The next thing to remember with our copywriting is that if you need to understand and use more user centric copy. Lucky for us all, we leave a digital footprint of sorts with everything that we do.

When I’m writing content, when I’m thinking about my websites, when I’m thinking about doing anything fancy, I do a bit of review mining. There is free information on everything!

Start by putting my product name into things like Amazon. We did this for a charity that was renting out wheelchairs. Go to Amazon then and go through the 343 customer reviews where people have got common themes of pain points and issues and things that they really wish was in that product that you could build in your product and just beat your competition. Yay!

These questions, this user-centric copy, can all be used to build blog posts and start to pick out different themes and there’s information now with tools like Answer The Public, Moz, SemRush.

When you have an idea about your themes, map it into Google trends to see when people are searching for these answers, and you have an editorial calendar that matches your users timing.

The next thing with this is to think about, less about the FAB model. If anybody’s like a classic marketeer – features, advantages, benefits. Customers don’t really like to read features, advantages, benefits, but PAS – problem, agitate, solution works really well, especially if you’ve done review mining and you’re thinking about your customer. Think about how you can structure your content and think about using this as a framework when you’re writing your copy.

Last love match for this talk, wireframes and reporting.  You can use a lot of time doing your dashboards, can’t you?  Start to think about the people that you are reporting too with reporting personas.  Who is getting the report?  What do they are about? Everybody that you’re reporting to has a different need. They have different information points that you should be giving them.

Just like you can wireframe a webpage or an email campaign, I will sit down and think about my reporting persona and I’ll be thinking, what’s the point in this report? For example, Here is the CEO and they want to know what we’re doing with our marketing budget. Ask yourself “How can I make it really easy, thinking about my user experience hat here, to design this report so that they can look at it and not ask me any questions?” That it’s really easy for them to digest that information, and then we start to wireframe it and only then will I go and build it.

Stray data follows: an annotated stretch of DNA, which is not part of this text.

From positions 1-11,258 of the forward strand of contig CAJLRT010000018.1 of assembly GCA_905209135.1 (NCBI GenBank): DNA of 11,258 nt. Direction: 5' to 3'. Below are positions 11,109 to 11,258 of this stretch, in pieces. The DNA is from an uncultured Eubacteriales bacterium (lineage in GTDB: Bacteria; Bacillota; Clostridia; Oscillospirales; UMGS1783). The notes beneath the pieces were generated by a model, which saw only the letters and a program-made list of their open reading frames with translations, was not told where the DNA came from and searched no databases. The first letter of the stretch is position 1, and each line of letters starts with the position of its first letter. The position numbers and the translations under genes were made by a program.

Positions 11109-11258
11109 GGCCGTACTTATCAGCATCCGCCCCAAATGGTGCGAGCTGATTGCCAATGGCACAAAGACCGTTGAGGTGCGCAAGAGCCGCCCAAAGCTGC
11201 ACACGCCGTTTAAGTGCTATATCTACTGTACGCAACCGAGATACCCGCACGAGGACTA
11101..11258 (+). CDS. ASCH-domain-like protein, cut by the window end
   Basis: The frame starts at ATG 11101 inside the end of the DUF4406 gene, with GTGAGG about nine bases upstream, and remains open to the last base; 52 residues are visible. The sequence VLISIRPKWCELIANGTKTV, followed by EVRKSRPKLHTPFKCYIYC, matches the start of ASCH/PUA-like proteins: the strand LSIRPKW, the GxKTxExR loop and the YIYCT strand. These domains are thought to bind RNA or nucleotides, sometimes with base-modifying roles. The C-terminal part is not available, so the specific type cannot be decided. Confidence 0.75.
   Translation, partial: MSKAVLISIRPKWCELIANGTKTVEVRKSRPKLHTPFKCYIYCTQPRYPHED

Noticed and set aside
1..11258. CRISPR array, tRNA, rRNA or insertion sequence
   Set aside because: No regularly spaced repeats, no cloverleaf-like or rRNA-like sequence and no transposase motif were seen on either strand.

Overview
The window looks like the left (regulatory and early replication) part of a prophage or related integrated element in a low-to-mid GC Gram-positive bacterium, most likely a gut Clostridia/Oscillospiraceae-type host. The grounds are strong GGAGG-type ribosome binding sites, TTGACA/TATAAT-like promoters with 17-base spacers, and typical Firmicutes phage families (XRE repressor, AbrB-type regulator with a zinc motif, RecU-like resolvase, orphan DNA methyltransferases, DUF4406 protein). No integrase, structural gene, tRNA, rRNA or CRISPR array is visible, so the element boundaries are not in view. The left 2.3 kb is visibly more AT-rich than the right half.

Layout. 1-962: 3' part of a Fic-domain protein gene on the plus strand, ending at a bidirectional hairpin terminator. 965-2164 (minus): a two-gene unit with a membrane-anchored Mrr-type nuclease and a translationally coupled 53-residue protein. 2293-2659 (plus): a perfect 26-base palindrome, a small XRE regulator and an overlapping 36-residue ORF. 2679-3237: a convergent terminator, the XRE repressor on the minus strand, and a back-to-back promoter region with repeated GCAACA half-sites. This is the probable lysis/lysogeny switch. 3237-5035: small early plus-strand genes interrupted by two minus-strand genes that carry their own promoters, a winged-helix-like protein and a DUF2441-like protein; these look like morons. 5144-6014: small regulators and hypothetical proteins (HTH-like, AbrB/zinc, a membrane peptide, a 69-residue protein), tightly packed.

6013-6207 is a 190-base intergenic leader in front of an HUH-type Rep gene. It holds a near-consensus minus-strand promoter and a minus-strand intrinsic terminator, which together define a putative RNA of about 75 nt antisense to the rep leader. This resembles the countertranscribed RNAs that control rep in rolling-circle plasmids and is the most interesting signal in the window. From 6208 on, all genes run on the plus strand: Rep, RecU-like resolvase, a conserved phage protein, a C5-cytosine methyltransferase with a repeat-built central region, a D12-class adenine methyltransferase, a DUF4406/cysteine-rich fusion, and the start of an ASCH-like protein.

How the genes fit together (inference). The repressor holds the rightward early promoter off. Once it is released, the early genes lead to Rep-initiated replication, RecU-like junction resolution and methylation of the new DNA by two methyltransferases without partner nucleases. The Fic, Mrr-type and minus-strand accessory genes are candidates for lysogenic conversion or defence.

We have a free resource on what to report on in Google Analytics that you can check out.

Categories
Google Analytics

Reporting Tutorial

The aim of the Google Analytics, game, of course, is to see insights and make changes and recommendations to your website and marketing.

Those recommendations need to be both justified, reported on, and most importantly, correct.

I think we can all agree that reporting on your work is incredibly important for your future success. But sometimes, the reports we try and build, well, suck.

We know they can suck, because we have spent years training, teaching and troubleshooting Google Analytics, and are happy to share some of the things we have learned along that journey.

In our first webinar (*throws confetti*)  we covered a few key themes – which you can rewatch here, if you love a good webinar.

Give it a watch to find out how you can get to grips with reporting so that you can create and present a story with your data. In the webinar, we talked about how to plan your reports so you display data in a more straightforward, and more meaningful way.

We also explained why some numbers make your head hurt, and how Google defines certain metrics, so you can make sense of the data too.

And who doesn’t want to be an analytics badass?

We finished our webinar with some sweet advanced tips and techniques to build reports awesome reports in Google Data Studio.

As you are here, you should check out the free ‘Report like a boss’ explainer that you can download for free. Or this cool guide around the difference between a session and a user-based segment, and if you want a handy explainer on segments, we’ve got your back with a little guide on how to use segments in Google Analytics’.

If you liked the section in the webinar about where we talk about linking multichannel funnels assisted conversion data into Data Studio, yeah we wrote some stuff on that as well.

Not forgetting that if you like this sort of stuff, and want to get better at it, we have whole modules in our Online Google Analytics Course on your Admin Setup, Goals, Assisted Conversions, Building Reports. In fact, the course is 10 hours of content, across 17 modules, with a whole bunch of word and excel templates, all for $199.

Even still though, you can lose a lot of time trying to build your dashboards, can’t you? I’ve spent months, maybe even years, ok maybe not years. But, I’ve wasted time over my career building dashboards and worst-case scenarios, and nobody ever reads them. If you listen quietly you can hear the sound of tiny violins.

Aiden has a fun story about this actually, he went to a meeting with a large global agency group, by all accounts a fabulous building, but it had broken air conditioning. Sat in a stuffy room someone said ‘oh just prop the window open with this book.”